If you ask me what I came to do in this world, I, an artist, would answer you: I am here to live out loud. – Émile Zola
Last week, life demanded something new from me.
We left the house at sunrise, headed for my husband’s knee surgery. It was a day of firsts. First surgery ever for him. First time I was the one waiting. First time so far away from family support when life felt scary.
For the six months prior we kept busy, focused on finishing projects like the new BnB suite and my studio. The last 30 days were particularly intense. Toward the end of all our rushing about, we had to keep re-evaluating what we had time for and what could wait. Creative time fell off my list of priorities.
As we drove to Kentville, I took a deep breath and noticed the world around me again.
Mist in low-lying places. A pheasant pacing along the shoulder of the rural road. The silhouette of a lone hawk on the phone line, looking for her breakfast. Soft pink on the eastern horizon, gradually brightening to a sunny day. The spring green of fields and trees.
Now that the (successful) surgery is behind us, I’ve taken on the role of caretaker, which still devours a lot of hours in my day. My studio is waiting for me to return and I’m okay with that. This is what you do for someone you love.
What does this rather personal story have to do with art and creativity?
A lot actually. Art should happen while we are living very real, very human lives. If we aren’t connected to the people around us, how can our art communicate anything meaningful?
I’m sure you’ve read posts, watched videos and listened to other artists who advise “Just follow your passion”. The experts (and those clever memes) tell us, “If it was really important you’d find time.” The implication seems to be creative passion must take precedent over everything else or we’re not really serious about our art.
We nod our heads because it sounds like great advice and then beat ourselves up, wondering why we can’t find the time or energy to ‘just do it.’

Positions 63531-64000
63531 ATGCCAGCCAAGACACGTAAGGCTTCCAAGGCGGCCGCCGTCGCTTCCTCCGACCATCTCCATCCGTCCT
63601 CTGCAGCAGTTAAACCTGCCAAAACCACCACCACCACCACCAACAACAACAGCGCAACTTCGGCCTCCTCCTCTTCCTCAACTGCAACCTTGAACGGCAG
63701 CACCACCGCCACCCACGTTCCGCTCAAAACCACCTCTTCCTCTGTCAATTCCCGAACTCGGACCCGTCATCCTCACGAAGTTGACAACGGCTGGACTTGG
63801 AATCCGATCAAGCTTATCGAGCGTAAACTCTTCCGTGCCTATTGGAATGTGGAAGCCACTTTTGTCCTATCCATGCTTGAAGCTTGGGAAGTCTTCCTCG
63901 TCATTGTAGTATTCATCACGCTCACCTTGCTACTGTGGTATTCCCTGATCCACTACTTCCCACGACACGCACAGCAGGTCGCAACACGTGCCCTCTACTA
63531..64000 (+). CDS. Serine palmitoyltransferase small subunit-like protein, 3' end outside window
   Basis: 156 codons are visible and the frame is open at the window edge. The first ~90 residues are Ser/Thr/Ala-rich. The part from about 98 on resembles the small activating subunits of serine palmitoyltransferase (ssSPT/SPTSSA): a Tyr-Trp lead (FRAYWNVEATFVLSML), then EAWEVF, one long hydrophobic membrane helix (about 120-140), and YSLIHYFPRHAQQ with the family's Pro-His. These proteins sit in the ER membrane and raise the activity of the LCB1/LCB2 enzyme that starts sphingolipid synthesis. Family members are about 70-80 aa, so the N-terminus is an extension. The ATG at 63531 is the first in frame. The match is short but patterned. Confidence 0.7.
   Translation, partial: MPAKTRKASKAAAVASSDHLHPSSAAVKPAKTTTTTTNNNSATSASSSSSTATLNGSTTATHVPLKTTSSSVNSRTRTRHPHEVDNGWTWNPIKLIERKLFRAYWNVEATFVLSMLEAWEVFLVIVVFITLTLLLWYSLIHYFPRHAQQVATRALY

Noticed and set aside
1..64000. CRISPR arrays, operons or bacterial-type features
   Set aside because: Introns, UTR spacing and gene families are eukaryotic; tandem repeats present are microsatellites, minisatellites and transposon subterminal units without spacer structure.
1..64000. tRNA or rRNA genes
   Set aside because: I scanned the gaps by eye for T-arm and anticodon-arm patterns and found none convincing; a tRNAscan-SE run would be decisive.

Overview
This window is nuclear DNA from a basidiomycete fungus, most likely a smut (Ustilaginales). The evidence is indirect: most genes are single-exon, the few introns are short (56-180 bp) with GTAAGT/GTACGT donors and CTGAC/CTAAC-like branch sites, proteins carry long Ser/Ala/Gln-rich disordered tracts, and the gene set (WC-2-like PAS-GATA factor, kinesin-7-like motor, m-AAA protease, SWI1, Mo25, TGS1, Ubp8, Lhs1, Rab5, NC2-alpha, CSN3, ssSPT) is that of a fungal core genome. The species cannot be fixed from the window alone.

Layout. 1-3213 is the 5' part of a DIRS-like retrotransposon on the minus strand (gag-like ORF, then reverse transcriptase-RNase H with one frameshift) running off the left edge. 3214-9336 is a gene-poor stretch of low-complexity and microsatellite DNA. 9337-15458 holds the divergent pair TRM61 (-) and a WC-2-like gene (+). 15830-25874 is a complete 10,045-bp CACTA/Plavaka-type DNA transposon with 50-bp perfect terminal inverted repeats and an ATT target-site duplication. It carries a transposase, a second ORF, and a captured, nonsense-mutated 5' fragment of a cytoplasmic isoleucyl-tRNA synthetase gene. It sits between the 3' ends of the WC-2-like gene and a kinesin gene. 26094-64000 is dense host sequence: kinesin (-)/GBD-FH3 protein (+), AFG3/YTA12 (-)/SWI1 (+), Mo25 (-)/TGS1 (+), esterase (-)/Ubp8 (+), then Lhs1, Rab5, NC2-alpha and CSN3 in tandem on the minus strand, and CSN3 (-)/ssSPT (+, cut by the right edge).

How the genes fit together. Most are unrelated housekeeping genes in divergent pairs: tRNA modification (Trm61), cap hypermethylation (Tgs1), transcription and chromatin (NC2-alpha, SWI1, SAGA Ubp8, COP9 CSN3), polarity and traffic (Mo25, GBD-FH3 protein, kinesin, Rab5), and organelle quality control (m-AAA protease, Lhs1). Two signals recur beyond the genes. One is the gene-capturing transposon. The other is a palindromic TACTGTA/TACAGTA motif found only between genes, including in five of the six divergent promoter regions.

I know if this is true for me, it’s also true for a lot you reading this.
Finding the balance in life
The truth is, this is one more example of those social media ‘echo chambers’ people are talking about. Hearing only one side of any story distorts our perception of what it takes to lead a meaningful life. Because those of us who are artists and writers often seek out creative experts focused on their chosen topic, we can miss the counterbalance of what it means to cope with real life.
It becomes a trap of ‘all or nothing’ thinking. And if I’ve learned nothing else, life is about balance. Ever tried to stand on one foot? In order to retain your balance, your leg and ankle are making constant small adjustments. Balance means adjusting, not rigidity.
We live in a world of contrasts. If our goal is peace of mind then we must let go of the judgments. Both light and shadow are necessary. Ask any artist. Without the shadow, how do you show light?
Filling the well
We fill our creative wells by living full lives and living sometimes demands a lot of us. When we embrace the ups and downs, we have something to say when we do get into our studios or back to our desks.
We must be about life’s business if we want our creative expression to touch other hearts. We must be real. There are times when that passion we’re following will mean taking care of personal needs or a loved one, time with a child or being an active part of our community. It all matters.
Meaningful art doesn’t happen in a bubble. And when life gets crazy busy, as mine did, we can try to fit some tiny snippets of creativity around the other priorities. They act as reminders that this too, is part of who you are.
I did a couple of small sketches and made notes in the little book I keep in my purse. I used my phone to take reference photos. I browsed Pinterest for inspiration and ideas for when my schedule has more space. I knit, keeping my husband company as he heals. I stayed connected to a Facebook group of creative folk.
Meanwhile my focus is on my husband. Underneath, the creative urge is building, like steam under pressure. When the time is right and I return to my studio, I’ll have lots to work with.